A day in Bosnia-Herzegovina
In summer 2016 we spent a week in Dubrovnik in Croatia. One of the brilliant things about staying in Dubrovnik is its proximity to other amazing places! So of course we had to visit them – I was not passing up on the chance to see another 2 countries. (Mostar in Bosnia Herzegovina is only 129 km from Dubrovnik and Kotor in Montenegro is only 94 kms away). So spending a day in Bosnia Herzegovina and Montenegro and visiting these beautiful cities was a must for us.
Our first day trip with Cheap Dubrovnik Tours was to Bosnia-Herzegovina (we also used them for our trip into Montenegro). We found the company on trip advisor and after a few emails to sort out times and dates etc we were on! When we are holiday we hate driving so being able to hire a car with a driver/guide for the day was simply brilliant! (The prices are good too so please do check them out – I am not on any commission we just had a fab couple of trips with them! All views are my own)
We were picked up from our hotel at an agreed time by Jake who was to be our driver and guide for the day – he is a great guy and we had a wonderful day out with him!
Plan for the day
We chose to visit 2 places in Bosnia-Herzegovina – there were other options and Jake described the possibilities but let us choose where we wanted to go. We decided to visit Počitelj – a medieval town on the banks of the river Neretva and Mostar – a visit to see the Stari Most or Old bridge a UNESCO World Heritage site.
The drive to Počitelj took a few hours but it was a fun drive with Jake chatting to us and keeping us informed about interesting facts while we drove (well he did the driving but you know what I mean!) He also took us to a quieter border crossing so we had a very smooth crossing from Croatia into Bosnia-Herzegovina with no queuing.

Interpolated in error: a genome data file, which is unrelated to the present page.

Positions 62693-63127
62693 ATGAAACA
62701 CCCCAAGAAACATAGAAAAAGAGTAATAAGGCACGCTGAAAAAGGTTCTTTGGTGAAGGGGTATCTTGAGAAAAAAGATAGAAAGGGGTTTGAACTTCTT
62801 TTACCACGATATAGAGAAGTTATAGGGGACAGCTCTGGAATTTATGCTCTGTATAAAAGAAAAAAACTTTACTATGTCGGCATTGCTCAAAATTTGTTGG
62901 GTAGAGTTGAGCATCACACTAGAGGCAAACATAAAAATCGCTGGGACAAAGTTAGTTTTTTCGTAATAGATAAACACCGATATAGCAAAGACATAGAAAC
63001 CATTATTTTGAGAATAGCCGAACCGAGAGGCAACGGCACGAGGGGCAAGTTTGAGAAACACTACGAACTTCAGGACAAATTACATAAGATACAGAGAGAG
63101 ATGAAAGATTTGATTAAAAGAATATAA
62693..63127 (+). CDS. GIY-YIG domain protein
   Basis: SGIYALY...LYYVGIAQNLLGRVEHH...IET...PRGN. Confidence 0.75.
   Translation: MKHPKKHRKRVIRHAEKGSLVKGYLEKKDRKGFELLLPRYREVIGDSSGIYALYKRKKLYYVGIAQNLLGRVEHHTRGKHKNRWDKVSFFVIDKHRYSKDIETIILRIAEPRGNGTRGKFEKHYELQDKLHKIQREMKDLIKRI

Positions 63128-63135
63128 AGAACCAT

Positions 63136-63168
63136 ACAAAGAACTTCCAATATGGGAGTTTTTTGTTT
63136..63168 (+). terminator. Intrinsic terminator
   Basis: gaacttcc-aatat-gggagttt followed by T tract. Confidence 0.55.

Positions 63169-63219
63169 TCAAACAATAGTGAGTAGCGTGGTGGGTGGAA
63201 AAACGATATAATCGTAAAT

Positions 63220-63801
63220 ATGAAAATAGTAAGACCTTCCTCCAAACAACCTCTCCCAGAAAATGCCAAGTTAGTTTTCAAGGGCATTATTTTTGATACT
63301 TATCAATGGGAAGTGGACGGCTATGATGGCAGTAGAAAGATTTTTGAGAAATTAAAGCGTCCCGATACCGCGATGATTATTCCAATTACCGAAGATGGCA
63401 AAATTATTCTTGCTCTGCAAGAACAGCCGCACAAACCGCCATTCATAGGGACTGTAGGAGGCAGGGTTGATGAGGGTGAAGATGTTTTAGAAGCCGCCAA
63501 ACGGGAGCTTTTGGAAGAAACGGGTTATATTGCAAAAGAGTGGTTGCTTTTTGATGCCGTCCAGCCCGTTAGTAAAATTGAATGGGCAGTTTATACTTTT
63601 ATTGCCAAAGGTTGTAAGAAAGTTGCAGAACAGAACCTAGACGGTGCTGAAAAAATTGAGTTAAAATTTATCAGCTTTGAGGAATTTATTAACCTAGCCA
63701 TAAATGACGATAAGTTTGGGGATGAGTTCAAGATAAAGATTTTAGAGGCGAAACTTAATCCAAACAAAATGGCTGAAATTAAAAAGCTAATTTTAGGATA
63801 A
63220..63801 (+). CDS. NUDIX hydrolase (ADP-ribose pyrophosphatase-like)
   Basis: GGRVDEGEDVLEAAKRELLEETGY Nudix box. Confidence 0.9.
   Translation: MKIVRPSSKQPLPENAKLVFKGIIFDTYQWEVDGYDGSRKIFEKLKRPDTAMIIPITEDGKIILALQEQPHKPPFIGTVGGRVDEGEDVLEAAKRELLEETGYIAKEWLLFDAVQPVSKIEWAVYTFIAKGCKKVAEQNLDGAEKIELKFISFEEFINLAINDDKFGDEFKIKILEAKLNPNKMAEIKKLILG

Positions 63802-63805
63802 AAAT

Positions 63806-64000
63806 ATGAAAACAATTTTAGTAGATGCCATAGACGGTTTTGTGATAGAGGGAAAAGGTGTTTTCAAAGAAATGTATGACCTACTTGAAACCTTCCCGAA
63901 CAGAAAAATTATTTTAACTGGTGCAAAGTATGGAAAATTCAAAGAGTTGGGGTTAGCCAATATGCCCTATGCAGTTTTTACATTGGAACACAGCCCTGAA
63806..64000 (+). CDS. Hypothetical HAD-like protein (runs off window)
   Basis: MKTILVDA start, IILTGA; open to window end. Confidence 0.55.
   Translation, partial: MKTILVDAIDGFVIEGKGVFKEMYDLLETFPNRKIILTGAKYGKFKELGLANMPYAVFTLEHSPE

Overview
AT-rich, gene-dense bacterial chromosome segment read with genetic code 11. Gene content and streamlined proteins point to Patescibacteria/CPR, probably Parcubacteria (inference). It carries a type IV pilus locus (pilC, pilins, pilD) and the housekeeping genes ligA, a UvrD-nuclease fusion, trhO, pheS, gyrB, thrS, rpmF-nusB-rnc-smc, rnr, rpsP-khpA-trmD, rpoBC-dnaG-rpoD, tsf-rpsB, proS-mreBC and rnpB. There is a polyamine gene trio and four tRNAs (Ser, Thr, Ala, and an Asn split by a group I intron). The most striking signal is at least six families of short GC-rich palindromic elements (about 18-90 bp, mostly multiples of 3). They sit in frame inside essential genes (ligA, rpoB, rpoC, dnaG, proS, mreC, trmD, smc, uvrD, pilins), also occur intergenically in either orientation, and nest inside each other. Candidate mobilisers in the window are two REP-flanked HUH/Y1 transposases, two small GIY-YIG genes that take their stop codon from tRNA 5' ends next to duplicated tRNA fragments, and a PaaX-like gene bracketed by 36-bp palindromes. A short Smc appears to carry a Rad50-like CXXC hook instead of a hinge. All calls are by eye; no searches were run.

Počitelj is on the UNESCO World Heritage tentative list. It is a walled town which throughout the ages has been of significant strategic importance to whomever was in control of the area. The influence of the Ottoman Empire is evident with a mosques and other buildings erected during their rule.
During the 1992-96 war Počitelj suffered serious damage and was named in 2006 as one of the 100 most endangered cultural heritage sites in the world. In 2000 the government started a programme to protect the area.
Points of interest include:
The Fort – this was built between the 15th and 18th centuries and overlooks the town and the Mosque of Sisman Ibrahim-Pasa. We decided not to walk up to the fort – its a steep climb and it was a very hot day but we did go into the mosque.
The mosque was built in 1562-63 and is a single-room domed mosque. Although the mosque was severely damaged in 1993 it has been retuned to its original function. Remember to remove your shoes and ladies need to cover their heads before entering – a lovely man outside the mosque lent me a shawl.
There is a small charge to enter.
Počitelj is definitely worth stopping at – it is a lot quieter than Mostar – and it is a really interesting town. You can really see the influence of whoever was in control of the region in the different architectural styles.